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Overpriced produce at cafes and bakeries

Answered on August 19, 2014
Created September 26, 2012 at 6:52 PM

I was at Starbucks where everything is overpriced, but I've seen this other places as well. At the checkout, there's a basket of bananas for $1.00 each. I can buy an entire bunch of bananas for $1.20 just down the street. So what's the deal? Are they just charging this much because they can? Or do they really not want people to buy the bananas? Or is it because no one buys the bananas so they have to overprice them in order to make up for the lost produce at the end of the day?

Cfe88f41d0f90c6355a58eddbe78c9f8

(868)

on September 27, 2012
at 06:11 PM

Good point. Guess I hadn't thought about it that much.

3ce6a0d24be025e2f2af534545bdd1d7

(26217)

on September 26, 2012
at 09:04 PM

Starbucks is not a grocery store. Where do you think they get their supply? They still have to turn a profit.

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7 Answers

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3
5c94900002a867dfa2a8fcd91a576c5e

(456)

on September 26, 2012
at 08:39 PM

I'm not a regular Starbucks patron and even got into a fight with my mom about it once (we were in a cute little beach town with tons of locally owned options yet she insisted on going to Starbucks...), but there have been occasions when I've been in a bind and the banana, while overpriced, was a welcome alternative to the pastry options that I would have gone for if not for the banana. I gladly paid not simply for the banana, but for the only sustenance available that wouldn't have resulted in sacrificing the coveted 20% in my 80/20 paleo lifestyle.

As everyone already stated, it's a mark-up for profit like all restaurants do. In the case of the banana, it's typically such an inexpensive item that the mark-up is more apparent than on most other things.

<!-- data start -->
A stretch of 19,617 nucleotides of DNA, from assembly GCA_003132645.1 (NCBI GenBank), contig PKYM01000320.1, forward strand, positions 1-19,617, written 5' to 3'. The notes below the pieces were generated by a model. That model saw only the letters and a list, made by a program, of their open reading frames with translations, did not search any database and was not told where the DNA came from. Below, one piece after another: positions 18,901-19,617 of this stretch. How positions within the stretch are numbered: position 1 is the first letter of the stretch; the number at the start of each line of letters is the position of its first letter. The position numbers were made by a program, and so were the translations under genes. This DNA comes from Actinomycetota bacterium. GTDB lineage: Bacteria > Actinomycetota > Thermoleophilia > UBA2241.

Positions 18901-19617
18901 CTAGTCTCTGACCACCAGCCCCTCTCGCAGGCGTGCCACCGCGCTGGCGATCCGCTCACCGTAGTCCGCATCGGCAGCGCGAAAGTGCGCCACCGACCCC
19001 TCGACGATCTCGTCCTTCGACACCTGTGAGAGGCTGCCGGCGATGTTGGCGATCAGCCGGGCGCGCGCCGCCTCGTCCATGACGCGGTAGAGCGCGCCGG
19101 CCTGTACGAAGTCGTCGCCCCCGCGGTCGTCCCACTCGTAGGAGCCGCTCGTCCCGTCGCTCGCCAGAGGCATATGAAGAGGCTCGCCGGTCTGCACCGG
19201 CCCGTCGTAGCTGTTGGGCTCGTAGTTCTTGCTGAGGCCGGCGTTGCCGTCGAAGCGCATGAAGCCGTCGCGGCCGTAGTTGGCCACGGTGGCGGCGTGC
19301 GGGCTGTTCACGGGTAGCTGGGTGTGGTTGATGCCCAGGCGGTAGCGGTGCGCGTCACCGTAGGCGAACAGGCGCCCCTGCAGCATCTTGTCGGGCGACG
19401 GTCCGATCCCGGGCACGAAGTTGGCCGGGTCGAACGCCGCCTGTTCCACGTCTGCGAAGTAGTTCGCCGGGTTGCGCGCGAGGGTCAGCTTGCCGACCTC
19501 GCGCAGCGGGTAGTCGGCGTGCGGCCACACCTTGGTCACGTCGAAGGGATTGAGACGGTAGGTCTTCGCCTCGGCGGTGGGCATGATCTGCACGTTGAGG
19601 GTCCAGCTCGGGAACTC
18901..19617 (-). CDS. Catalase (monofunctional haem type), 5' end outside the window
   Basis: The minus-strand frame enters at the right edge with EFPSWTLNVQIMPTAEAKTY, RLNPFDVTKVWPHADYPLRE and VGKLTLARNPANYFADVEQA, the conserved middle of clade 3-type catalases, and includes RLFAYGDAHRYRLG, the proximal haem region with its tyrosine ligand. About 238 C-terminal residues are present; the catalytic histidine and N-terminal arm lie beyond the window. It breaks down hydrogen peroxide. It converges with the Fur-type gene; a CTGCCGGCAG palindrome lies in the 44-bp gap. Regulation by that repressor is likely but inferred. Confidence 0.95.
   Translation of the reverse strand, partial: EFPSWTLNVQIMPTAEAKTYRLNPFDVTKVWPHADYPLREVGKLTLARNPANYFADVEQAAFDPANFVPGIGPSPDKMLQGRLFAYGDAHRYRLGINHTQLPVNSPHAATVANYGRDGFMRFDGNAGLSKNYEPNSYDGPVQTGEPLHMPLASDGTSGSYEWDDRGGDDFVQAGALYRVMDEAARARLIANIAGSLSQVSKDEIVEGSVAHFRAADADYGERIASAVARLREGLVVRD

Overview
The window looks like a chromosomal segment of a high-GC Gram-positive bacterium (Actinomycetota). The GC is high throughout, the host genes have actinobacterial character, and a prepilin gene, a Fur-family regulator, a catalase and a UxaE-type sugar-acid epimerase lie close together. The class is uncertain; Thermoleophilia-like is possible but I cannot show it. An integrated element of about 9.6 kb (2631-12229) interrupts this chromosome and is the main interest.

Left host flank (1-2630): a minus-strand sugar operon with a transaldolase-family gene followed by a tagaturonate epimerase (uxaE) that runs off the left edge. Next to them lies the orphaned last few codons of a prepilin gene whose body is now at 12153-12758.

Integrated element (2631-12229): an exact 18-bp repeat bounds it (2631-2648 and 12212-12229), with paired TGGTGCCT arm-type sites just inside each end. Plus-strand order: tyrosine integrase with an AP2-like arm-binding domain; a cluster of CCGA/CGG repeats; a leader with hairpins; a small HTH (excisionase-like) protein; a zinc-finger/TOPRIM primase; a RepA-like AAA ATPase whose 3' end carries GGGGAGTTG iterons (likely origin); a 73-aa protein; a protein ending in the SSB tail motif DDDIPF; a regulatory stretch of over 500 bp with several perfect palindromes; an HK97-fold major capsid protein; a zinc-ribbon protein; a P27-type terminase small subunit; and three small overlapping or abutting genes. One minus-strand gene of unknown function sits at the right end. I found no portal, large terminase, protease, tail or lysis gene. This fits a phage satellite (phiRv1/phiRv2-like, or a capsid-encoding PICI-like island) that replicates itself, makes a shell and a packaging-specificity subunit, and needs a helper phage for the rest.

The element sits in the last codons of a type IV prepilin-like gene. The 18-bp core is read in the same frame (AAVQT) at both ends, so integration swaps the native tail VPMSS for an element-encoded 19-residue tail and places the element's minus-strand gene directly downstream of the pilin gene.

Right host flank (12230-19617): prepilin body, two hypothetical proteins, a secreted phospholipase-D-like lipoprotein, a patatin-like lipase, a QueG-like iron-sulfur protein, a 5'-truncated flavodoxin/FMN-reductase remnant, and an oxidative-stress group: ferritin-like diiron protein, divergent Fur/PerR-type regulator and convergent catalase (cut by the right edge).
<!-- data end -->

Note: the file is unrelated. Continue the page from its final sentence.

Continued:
10
Ffff513ac686cd18c840ee12c79357ed

(1183)

on September 26, 2012
at 07:21 PM

I can also make myself a cup of coffee at home for about 20 cents, yet Starbucks sells them for $4. I'm not sure why you're questioning why they'd sell a banana for $1?

4
45ace03a0eff1219943d746cfb1c4197

(3661)

on September 26, 2012
at 07:53 PM

Of course, you're paying for convenience. Starbuck's is not a grocery store. Personally, I don't find them particularly overpriced. A cup of coffee at our local Starbuck's is $1.65. I rarely buy it, since I brew coffee at home, but I don't think we can really fault a business that offers us ready to eat food for having higher prices than grocery stores. I'm glad to hear they offer the option of whole fruit. That's pretty cool.

4
Medium avatar

(3213)

on September 26, 2012
at 07:14 PM

They sell a banana for $1 because they can, people buy 'em, they do it out of "convenience". For me it's plain stupid

3
0cddf17fbd678b897beeace676b0df92

on September 26, 2012
at 08:03 PM

They up the price to make a profit and to cover their costs. They are also providing the produce as a convenience to their customers.

2
B04787f664abf9bebc28f71bf7825a3c

on September 27, 2012
at 03:15 AM

This is no different than when people are in my cafe at work and going "OMG, your apples are $1?" / "OMG your pops are $2.25?"

I work onboard a train in the cafe car. It's the convenience of having it available for purchase at the cafe...You want a whole bunch of nanners? I guess you should have bought them for yourself when you were at the grocery store!

2
363d0a0277a8b61ada3a24ab3ad85d5a

(4642)

on September 26, 2012
at 07:53 PM

Restaurant mark up. Like a bottle of wine, or anything else you could buy in its whole, complete form outside of the restaurant. I don't see the big deal, sometimes it might be the only place to get a banana for someone, who knows. I'd say it's better that they have it than not have it.

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